What are some ways AdTech and MarTech will continue to merge in 2018? As AdTech automates markets and MarTech scales business outcomes, benefits are slated to include better economic throughput and contextual marketing. What does this all mean to marketers?
While many questions remain about the ongoing merger of AdTech and MarTech methodologies, analysts say the advantages will ultimately outweigh the temporary pain of ironing out the logistics, including budget allocation.
The two most prominent benefits of the blended functions? One should be the expanded economic throughput enabled through the even wider variety of technology, data, media and content and contextual marketing, predicts Joe Stanhope of Forrester Research. The other will be the greater capacity for contextual marketing brought about when the two methodologies are combined, he says. Stanhope recently suggested the term “MadTech” in reference to that dual capability.
AdTech has traditionally concentrated on the automated-through-digital purchase and sale of ads, while MarTech has focused on the digital systems that manage customers, analytics, workflows and content; in fact, Gartner notes such technology now accounts for at least a third of all marketing budgets. Through the years, however, the methodologies have begun to overlap so much that it only makes sense to join their powers to gain economies of scale.
“Convergence impacts the future of thousands of vendors and their investors,” Stanhope noted on CMO.com earlier this year. “It affects day-to-day marketing operations for tens of thousands of brands and their agencies. Marketers need to know how convergence will play out and what it means for their stakeholders, especially their customers.”
Forrester predicts convergence will happen in five phases (we’re now in phase one):
Phase One: joint data has yet to be optimized prior to consolidation;
Phase Two: will bring about synergies between continuous engagement and delivery endpoints, among other outcomes;
Phase Three: will produce multiple niche vendors;
Phase Four: will produce more buy-side consolidation
Phase Five: we’ll see certain MarTech platforms delve into sell-side tech while others will pursue “back-office” tech
Some tips for forward-thinking marketers and adtech gurus at this point:
- Consider which personnel you need to make the convergence work. People with knowledge and skill in both personalized content and media markets — aka “hybrid marketers” — are in demand.
- Expect CMOs across organizations to lead the movement toward convergence, since data will remain the driving factor behind converged campaigns.
- Expect massive consolidation among the 5,000-plus MarTech players nationwide. A record 115 mergers between AdTech and MarTech firms occurred during the first quarter of 2017 alone. “As MarTech solutions are increasingly forced to demonstrate both sustainability and profitability, the best will grow into the spaces left empty,” predicts Jim Yu in MarTech Today.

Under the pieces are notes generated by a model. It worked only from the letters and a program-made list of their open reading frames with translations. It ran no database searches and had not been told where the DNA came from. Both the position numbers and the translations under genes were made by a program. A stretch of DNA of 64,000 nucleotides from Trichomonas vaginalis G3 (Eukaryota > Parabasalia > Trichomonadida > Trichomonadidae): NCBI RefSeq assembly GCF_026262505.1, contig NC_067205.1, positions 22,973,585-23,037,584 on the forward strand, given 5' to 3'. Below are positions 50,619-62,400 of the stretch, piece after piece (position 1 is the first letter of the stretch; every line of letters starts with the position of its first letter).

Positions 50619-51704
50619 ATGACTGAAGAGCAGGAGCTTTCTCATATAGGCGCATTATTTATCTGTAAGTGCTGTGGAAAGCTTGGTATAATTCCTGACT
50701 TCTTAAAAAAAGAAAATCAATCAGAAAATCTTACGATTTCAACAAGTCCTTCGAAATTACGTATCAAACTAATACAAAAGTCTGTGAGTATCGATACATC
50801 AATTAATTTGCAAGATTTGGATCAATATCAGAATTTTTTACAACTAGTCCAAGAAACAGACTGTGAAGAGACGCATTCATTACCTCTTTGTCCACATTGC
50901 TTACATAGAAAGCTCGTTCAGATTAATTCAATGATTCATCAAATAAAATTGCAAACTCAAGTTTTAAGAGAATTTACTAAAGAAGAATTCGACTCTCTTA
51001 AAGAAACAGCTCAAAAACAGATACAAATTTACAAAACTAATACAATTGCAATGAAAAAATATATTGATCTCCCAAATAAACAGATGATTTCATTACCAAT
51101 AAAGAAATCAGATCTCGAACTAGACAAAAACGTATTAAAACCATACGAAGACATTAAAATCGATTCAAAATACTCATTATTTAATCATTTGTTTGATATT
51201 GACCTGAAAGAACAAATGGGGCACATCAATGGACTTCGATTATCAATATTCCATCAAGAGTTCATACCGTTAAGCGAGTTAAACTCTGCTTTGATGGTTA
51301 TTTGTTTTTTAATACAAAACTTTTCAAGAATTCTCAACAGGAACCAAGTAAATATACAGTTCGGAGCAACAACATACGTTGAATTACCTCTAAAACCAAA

- Remember customers don’t care about the difference between AdTech and MarTech; they simply want smooth experiences and consistent brand messages.
- Emerging software may offer the best benefits of the two methodologies. Seek tools that can maximize the value of first-party data across all functions (i.e., use MarTech CRM data to power brand awareness campaigns while using an AdTech DMP for personalizing website or other retargeting campaigns).
Good news: Convergence should allow marketers to employ less technology to greater effect, says a recent Forrester report. Compare that to the situation as it is now – with 58 percent of B2C marketers wanting to reduce the number of technology vendors they use, but less than 20 percent believe they can actually deliver seamless customer experiences through just one.
Key benefits of the convergence:
* Marketers will “master the customer journey” through precise personalization;
* MarTech vendors will thrive as AdTech helps them deliver real-time analytics at scale;
* AdTech vendors will use MarTech data for better customer targeting beyond acquisition; and
* Agencies will gain new opportunities as marketing advisors, which may bring dismay to media buying agencies as they risk becoming less relevant
“Who will end up steering the car? The answer to that question will play out differently at each brand,” Kingman speculates. “It’s actually a classic tech story of innovation followed by consolidation, where technology disruption eliminates the middlemen that offer limited value and creates economic efficiencies that empower end users.”
Sounds like opportunity to us…